This should be invisible

world press photo toronto

World's best photojournalism makes a stop in Toronto

World Press Photo is back in Toronto for another year, bringing some of the best photojournalism in the world to Allen Lambert Galleria at Brookfield Place. The local stop is part of a 45 country tour that sees the photographs displayed in over 80 cites. I doubt, however, that many of the venues along the way serves as quite so good a backdrop for the exhibition.

world press photo toronto

There's something almost restorative about watching so many people stop and become enthralled by these photos. For may who are out and about on lunch in the Financial District, the exhibit is startling in its beauty and scenes of devastation. You always get more than you bargained for when you stop to take a look.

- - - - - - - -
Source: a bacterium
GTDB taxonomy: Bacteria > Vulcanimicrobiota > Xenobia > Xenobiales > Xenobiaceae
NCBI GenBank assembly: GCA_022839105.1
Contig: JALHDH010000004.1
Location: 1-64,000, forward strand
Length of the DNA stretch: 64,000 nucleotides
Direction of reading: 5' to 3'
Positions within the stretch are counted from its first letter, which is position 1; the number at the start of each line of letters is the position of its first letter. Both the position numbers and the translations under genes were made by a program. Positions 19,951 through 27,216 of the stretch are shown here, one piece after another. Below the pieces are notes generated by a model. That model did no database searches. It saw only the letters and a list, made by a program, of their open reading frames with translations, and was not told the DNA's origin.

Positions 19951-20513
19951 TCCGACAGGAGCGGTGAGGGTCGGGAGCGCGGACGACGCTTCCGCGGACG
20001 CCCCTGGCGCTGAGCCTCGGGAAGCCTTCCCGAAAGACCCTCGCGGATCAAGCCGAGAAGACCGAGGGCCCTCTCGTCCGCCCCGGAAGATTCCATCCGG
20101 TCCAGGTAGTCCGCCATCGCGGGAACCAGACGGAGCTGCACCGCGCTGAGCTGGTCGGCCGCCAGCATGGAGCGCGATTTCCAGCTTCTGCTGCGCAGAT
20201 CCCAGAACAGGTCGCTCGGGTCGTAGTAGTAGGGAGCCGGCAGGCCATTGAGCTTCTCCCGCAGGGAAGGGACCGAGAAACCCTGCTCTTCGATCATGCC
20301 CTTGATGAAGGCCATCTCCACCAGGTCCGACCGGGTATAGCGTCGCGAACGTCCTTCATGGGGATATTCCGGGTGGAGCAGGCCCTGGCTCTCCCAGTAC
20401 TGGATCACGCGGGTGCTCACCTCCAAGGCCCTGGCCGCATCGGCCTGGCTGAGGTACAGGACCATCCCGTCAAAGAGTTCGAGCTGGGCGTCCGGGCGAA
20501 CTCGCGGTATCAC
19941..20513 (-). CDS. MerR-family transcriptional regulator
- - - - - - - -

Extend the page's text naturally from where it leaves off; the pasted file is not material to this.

world press photo toronto

One of the reasons for this is the range of the photos on display. There's hard photojournalism from war torn countries, there's gorgeous sports photography, and even nature images that'd serve as excellent candidates for the cover of National Geographic. In short, it's one of the best photography shows of the year, and it's completely free.

More Photos

world press photo toronto


world press photo torontoworld press photo torontoworld press photo torontoworld press photo torontoworld press photo toronto

World Press Photo runs until October 25, 2016.

Photos by Derek Flack.


Latest Videos



Latest Videos


Join the conversation Load comments

Latest in Arts

Toronto ranked one of world's best cities for creatives to live and work in

Toronto is getting a tribute to its most famous dead raccoon

Prince Harry's 'Spare' just became Indigo's fastest-selling non-fiction book ever

One Night Only is putting a much-needed spotlight on Toronto's emerging arts scene

People in Toronto really don't like the depressing art at Union Station

Reese Witherspoon is a fan of this NY Times bestselling author who is also a Toronto resident

Local bars take over Toronto contemporary art museum on free Friday nights

Toronto woman's Christmas charcuterie tree is the toast of the internet